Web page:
Brexit Negotiations Must Consider Statutory Audit

At its meeting later this week, the European Council will assess progress on the Brexit negotiations. As last week’s update provided by the European Commission and the UK Government demonstrated, negotiations are moving forward - but there are still major obstacles to be overcome, including the backstop position for the Northern Ireland border. In addition, there has been little movement on the future EU-UK relationship; the timetable for agreement is looking extremely tight.

Among the key issues of concern for our profession is the prospect of disruption and of adverse consequences for statutory audit which helps underpin the integrity and stability of markets. Unless appropriate arrangements are put in place for post-Brexit, there are risks of legal uncertainty, especially in relation to the validity of audit reports, as well as of a proliferation of overlapping regulatory requirements which will ultimately impact on individual businesses and markets overall.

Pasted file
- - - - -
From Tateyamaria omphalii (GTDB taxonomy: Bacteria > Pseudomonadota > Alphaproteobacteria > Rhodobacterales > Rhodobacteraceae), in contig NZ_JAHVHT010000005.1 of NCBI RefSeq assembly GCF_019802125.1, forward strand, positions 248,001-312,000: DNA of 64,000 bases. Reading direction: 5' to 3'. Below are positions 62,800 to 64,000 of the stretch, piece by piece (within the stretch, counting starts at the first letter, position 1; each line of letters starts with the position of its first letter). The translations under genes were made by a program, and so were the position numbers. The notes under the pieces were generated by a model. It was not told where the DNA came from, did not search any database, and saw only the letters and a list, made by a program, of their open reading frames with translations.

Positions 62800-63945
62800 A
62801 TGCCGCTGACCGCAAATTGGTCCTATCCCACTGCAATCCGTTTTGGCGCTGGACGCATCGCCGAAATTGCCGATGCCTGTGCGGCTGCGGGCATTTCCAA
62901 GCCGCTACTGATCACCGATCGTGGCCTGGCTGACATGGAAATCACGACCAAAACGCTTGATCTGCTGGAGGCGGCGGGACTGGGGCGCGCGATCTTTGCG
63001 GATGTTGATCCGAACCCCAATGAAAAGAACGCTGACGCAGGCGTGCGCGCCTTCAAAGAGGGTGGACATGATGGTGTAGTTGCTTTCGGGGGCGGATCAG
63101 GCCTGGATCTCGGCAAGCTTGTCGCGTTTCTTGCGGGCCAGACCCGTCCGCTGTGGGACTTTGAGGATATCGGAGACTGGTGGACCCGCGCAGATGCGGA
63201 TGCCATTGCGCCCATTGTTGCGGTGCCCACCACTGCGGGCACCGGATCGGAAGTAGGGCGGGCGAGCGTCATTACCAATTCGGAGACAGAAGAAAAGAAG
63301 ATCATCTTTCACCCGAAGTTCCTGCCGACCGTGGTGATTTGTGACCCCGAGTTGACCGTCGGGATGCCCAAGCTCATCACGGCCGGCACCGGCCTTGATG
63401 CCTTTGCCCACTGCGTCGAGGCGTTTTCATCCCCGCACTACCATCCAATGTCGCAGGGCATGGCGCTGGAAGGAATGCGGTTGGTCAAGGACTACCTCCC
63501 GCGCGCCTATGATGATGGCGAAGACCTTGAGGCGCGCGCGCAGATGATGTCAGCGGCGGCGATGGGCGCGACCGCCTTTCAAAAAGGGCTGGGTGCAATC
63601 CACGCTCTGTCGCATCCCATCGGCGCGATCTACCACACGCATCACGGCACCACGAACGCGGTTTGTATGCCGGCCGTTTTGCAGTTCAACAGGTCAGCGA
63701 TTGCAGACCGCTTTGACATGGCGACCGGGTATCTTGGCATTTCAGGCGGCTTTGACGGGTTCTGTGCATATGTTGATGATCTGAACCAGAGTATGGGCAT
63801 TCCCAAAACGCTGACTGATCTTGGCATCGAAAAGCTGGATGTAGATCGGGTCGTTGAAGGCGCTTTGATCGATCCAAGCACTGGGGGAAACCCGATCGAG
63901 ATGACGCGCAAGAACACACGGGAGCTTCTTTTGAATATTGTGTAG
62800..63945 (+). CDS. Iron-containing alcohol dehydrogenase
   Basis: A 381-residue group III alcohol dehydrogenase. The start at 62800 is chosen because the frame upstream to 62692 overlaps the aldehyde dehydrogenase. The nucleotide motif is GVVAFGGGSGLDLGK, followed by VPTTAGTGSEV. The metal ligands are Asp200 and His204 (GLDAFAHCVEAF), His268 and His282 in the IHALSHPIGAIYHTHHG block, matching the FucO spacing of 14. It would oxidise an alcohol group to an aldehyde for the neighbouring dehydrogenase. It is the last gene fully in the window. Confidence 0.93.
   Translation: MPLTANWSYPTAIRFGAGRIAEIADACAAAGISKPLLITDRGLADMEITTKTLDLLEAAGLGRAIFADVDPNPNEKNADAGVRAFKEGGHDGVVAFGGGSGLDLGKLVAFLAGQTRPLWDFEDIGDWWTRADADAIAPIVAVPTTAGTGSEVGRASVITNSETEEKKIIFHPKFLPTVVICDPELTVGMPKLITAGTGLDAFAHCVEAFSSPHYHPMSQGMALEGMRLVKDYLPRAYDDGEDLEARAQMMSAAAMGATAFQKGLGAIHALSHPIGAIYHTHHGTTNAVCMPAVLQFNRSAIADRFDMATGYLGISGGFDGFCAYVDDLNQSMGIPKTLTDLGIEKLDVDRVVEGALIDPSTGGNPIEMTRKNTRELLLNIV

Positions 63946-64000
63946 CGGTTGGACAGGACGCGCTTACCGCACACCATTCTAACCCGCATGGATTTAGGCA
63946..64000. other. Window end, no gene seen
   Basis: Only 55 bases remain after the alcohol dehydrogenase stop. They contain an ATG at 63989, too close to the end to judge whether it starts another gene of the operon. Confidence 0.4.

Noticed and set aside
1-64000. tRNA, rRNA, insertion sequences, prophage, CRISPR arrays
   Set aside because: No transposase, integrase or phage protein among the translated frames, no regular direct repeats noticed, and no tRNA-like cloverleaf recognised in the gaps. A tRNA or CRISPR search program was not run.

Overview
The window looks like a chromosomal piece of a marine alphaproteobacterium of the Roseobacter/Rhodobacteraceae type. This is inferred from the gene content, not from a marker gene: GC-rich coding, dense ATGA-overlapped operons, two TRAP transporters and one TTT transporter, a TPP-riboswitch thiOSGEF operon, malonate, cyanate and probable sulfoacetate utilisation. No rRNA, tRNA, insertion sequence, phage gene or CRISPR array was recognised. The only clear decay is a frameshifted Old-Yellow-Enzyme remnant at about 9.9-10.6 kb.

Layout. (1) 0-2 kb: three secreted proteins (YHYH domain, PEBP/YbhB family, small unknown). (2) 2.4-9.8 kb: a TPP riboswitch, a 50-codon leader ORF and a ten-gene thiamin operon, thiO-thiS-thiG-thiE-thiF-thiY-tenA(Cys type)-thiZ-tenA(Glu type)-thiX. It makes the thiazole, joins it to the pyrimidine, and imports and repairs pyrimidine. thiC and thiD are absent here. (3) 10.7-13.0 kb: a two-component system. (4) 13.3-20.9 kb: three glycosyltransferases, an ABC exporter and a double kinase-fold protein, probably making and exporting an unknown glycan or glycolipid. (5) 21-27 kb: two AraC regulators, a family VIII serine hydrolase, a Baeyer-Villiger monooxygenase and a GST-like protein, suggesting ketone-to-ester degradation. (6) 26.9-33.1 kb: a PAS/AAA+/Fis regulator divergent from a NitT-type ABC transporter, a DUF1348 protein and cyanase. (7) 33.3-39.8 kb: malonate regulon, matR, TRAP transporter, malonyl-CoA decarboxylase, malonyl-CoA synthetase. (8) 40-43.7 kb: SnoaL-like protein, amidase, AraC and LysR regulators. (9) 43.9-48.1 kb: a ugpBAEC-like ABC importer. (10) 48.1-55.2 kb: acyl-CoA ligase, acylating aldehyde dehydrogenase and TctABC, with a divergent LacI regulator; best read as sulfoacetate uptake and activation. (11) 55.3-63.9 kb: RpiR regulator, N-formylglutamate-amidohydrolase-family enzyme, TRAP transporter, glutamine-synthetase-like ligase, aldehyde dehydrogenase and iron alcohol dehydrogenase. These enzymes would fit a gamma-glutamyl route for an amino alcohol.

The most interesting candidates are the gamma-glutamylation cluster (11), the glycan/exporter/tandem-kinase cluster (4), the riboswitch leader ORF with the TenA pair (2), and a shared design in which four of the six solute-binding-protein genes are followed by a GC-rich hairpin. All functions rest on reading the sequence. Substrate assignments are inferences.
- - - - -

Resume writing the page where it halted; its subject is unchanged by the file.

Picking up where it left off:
In this context, the publication issued today by Accountancy Europe and supported by the CCAB, is an important milestone. It recognises the significant market inter-dependencies between the EU27 and the UK, and the specific audit regulatory issues that need to be resolved as part of the negotiations.

The Accountancy Europe publication demonstrates the unity of the European profession in wishing to see a regulatory framework for the European audit profession, that is conducive to maintaining effective and efficient cooperation in the provision of statutory audit.  It also recognises that a decision on the equivalence and adequacy of the UK regulatory framework for statutory audit should be considered as part of the process to put in place the necessary post-Brexit arrangements.

I hope that all Accountancy Europe bodies within the EU will be encouraging their own governments to consider what needs to be done and why it matters for the integrity and stability of markets.

It is this message we are continuing to press with ministers in the UK government and I would encourage members to do the same.

Anonymous